Posted by: cochinblogger | February 10, 2010

Anatomy of a Suicide Bombing

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Some female suicide bombers use pregnancy as a disguise, not only because it is easy to conceal explosives, but also because it weakens the resolve of police officers to see a mother. Each of them, of course, has his own. A transgression against a mother is a universal transgression; when a man treats a mother kindly, he imagines that somewhere else, someone is getting up on a train to offer a seat to his own mother, or perhaps helping her to carry her groceries from the market. He is remembering what his wife looked like in her first trimester; he is thinking of his younger siblings or perhaps his own children. He is thinking of life, and of repetition, and of things happening again, as they have happened to him. He is not thinking that anyone carrying a belly that size, that shape, would carry death.

This is why it is the best disguise. And that is why I was sick; I knew that the woman in the office building, who had ridden the elevator to the top floor, must be Saavi. Because the voice on the radio had said that: they had been able to tell that the bomber’s pregnancy was not a disguise, but real. I knew how she had become pregnant; I had had to tell her that she was. And I knew the bomber had to be her. Anyone but Saavi would have faked it.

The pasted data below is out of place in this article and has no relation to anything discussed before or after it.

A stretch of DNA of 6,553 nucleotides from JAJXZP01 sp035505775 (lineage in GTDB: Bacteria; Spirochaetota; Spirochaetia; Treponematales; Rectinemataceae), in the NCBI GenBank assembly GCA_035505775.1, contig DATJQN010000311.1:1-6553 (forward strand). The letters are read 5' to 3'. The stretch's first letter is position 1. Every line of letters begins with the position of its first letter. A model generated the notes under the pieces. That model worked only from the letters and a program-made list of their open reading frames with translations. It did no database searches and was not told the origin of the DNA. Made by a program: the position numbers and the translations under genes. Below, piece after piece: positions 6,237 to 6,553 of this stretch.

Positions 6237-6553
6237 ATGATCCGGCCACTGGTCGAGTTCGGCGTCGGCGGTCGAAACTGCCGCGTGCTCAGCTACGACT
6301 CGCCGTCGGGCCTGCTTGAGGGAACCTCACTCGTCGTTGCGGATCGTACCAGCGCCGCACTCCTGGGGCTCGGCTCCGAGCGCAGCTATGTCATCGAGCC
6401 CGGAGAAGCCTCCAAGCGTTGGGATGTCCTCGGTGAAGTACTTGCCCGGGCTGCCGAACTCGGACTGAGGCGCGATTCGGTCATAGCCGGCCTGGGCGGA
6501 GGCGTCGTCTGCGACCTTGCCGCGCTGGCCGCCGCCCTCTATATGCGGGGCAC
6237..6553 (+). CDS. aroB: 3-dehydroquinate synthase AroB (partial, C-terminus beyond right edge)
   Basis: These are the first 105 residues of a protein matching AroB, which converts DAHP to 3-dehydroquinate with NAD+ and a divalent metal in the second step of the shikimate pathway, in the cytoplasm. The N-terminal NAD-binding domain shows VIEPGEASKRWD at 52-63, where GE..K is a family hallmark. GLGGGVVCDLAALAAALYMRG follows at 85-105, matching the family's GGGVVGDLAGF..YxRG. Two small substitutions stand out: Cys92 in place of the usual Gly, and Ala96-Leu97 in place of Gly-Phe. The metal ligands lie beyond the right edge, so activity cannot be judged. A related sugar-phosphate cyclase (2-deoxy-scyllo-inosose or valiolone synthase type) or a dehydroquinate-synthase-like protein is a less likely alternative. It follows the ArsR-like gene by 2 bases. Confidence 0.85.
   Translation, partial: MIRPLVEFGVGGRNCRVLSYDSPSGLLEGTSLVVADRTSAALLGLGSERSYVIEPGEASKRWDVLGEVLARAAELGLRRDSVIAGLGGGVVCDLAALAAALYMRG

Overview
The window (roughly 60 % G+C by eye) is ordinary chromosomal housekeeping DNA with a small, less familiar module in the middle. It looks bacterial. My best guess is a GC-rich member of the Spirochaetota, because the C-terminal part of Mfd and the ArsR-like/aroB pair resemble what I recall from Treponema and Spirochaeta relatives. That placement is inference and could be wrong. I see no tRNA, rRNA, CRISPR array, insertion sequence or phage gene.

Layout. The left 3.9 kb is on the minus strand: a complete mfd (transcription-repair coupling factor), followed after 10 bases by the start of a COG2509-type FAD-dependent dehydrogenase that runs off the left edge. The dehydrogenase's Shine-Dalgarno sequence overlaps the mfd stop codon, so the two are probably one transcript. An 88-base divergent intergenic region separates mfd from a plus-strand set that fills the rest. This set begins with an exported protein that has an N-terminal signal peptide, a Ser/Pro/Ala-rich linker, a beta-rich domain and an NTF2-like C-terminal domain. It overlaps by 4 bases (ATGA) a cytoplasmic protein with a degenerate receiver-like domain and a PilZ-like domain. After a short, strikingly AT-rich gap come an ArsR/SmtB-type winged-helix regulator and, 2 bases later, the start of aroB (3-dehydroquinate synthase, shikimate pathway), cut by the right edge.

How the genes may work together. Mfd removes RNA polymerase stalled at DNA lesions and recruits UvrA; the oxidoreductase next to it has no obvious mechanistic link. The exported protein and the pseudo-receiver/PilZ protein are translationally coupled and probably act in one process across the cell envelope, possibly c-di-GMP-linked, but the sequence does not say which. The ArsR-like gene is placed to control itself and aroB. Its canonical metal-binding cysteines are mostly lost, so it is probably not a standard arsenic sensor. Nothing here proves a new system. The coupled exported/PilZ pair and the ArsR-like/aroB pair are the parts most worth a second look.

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This was what our mothers had warned us about: men and their desires, men and their wills, men and their bodies encroaching on ours. Some man had taken everything inside her house that was sacred; some man had taken everything inside her that she thought sacred.

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This is a lovely, though tragic, short story set in Sri Lanka. A Tamil woman who became pregnant when brutally raped by a soldier takes revenge by blowing herself up in a government office in Colombo. Dhanu, the woman who blew herself up and took Rajiv Gandhi with her, was supposedly raped by Indian soldiers in Sri Lanka. I first became aware of the atrocities inflicted on the Tamils in Sri Lanka through a book by Anita Pratap, the pioneering journalist. The LTTE did not spring into existence out of thin air; the soil was ripe for such an organization. Today, the LTTE is gone, but peace continues to elude Sri Lanka.

Posted from Diigo.

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